BY JEFFERSON SIEGEL | Russia’s invasion of Ukraine, resulting in the indiscriminate bombings of schools, hospitals and civilian areas, has drawn international condemnation. Weeks after the war began, Russia mercilessly continues to attack Ukrainian cities, sending millions of the nation’s population fleeing their homes, some for other parts of the country and others to neighboring countries.
At times of incomprehensible tragedy, many turn to religion. On Sunday afternoon a group of Chinatown activists, including Karlin Chan, former District Leader Jenny Low, political consultant Chung Seto and Leland Yu, organized a silent prayer vigil at the Holy Trinity Ukrainian Orthodox Cathedral on Broome Street near Elizabeth Street.
“This is very important to me, watching the news every day,” Chan said. “It’s hard to believe that, in 2022, we have another madman putting the world on the brink of World War III.”
Several dozen people filled the church’s cozy interior.
“Thirty thousand refugees are stranded in the United States,” noted the Very Reverend Todor Mazur, pointing out how the crisis is also directly affecting America. Mazur then read a prayer in both English and Ukrainian.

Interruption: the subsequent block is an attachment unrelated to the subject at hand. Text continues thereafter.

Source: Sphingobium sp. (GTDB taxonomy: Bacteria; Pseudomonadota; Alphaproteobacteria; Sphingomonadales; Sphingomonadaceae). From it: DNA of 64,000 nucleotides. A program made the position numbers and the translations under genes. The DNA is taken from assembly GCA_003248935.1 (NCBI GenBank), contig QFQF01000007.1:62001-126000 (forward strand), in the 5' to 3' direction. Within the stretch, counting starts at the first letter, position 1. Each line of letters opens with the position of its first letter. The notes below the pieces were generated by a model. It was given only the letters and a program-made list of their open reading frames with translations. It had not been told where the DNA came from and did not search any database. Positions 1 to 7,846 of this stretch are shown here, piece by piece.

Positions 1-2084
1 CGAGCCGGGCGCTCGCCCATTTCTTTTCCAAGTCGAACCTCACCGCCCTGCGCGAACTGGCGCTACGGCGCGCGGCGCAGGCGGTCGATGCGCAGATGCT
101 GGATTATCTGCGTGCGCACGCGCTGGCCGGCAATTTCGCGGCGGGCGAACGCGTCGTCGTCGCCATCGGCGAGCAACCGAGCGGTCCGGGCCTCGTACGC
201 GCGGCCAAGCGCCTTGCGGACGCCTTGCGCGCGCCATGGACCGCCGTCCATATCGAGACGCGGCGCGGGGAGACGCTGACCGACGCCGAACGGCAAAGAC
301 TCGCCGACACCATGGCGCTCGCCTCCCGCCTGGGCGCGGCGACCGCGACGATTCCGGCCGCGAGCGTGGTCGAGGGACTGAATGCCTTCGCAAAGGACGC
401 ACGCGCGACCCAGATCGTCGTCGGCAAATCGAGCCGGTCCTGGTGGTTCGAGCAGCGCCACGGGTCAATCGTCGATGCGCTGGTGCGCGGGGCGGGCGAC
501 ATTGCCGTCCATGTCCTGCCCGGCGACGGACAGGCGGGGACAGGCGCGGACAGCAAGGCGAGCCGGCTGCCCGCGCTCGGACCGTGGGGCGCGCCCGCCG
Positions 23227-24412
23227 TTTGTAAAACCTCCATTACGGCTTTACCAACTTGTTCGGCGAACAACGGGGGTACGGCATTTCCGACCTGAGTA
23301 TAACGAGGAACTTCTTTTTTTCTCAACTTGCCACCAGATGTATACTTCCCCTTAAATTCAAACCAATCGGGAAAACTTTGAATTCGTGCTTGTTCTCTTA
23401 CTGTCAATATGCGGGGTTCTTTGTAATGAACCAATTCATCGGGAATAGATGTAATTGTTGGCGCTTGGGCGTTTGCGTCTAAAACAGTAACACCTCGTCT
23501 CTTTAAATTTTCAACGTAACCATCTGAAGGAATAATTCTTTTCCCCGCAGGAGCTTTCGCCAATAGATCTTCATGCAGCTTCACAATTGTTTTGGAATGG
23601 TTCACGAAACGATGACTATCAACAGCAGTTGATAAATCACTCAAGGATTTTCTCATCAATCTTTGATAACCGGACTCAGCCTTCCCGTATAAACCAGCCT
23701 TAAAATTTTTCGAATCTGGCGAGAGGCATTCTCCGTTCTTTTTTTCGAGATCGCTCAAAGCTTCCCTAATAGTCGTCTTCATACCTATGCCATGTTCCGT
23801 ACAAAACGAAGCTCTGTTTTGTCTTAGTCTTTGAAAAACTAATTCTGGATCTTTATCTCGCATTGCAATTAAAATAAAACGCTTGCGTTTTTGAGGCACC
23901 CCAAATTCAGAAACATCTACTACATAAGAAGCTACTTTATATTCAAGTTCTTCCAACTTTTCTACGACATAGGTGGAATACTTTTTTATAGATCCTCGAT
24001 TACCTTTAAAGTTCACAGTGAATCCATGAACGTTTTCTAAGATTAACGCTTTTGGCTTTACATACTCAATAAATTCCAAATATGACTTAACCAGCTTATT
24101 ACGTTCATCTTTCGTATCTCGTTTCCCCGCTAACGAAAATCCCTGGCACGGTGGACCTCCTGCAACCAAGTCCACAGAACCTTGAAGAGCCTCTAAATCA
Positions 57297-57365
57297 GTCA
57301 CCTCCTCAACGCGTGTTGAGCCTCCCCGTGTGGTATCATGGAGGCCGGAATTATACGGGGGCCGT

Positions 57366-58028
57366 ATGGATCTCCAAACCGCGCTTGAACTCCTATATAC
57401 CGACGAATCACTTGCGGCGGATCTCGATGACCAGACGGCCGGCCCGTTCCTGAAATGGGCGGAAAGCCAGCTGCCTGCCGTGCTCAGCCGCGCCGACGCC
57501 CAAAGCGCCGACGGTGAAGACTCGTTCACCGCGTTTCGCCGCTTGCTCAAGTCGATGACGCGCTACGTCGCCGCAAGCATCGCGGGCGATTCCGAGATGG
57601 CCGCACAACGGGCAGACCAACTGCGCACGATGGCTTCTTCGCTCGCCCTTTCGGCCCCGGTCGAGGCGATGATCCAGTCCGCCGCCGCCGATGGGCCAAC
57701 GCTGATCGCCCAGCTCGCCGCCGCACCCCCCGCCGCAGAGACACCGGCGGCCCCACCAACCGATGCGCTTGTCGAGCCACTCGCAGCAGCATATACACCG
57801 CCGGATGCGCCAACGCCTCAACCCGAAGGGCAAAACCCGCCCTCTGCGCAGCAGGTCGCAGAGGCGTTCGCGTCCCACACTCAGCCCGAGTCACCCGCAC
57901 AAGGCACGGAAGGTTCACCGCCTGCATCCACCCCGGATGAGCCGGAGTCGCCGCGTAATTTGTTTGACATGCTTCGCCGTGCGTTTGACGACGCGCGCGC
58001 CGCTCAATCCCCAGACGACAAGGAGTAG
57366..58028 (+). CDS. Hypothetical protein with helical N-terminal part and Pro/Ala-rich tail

Andrij V. Dobriansky, the United Nations representative for the global Ukrainian diaspora, echoed what wall-to-wall news coverage has described over the past weeks.
The war, he said, is “a major humanitarian disaster that should not have happened.”
Reverend Bayer Lee of the 21 Pell Baptist Church in Chinatown asked the audience to give Ukrainians “a sense of humanity, a sense of compassion.”
In the Little Italy church’s basement, contributions of food, clothing, blankets and other necessities have piled up in boxes over the past few weeks. Volunteer Ludmilla Romamiuk said that, early on in the war, shipping companies offered to send the vital supplies overseas for free. Now, she said, they are charging, which is why Chan passed the basket around after the vigil, to collect cash and checks.
At this point, Romamiuk said, they don’t need any more clothing. Desperately needed now are medications, including aspirin and Tylenol, and canned food, plus, again, money to pay for shipping costs.
Reverend Mazur said anyone wishing to contribute can make a check out to “Holy Trinity” and mail it to the church at:
Very Reverend Todor Mazur
359 Broome St.
New York, NY 10013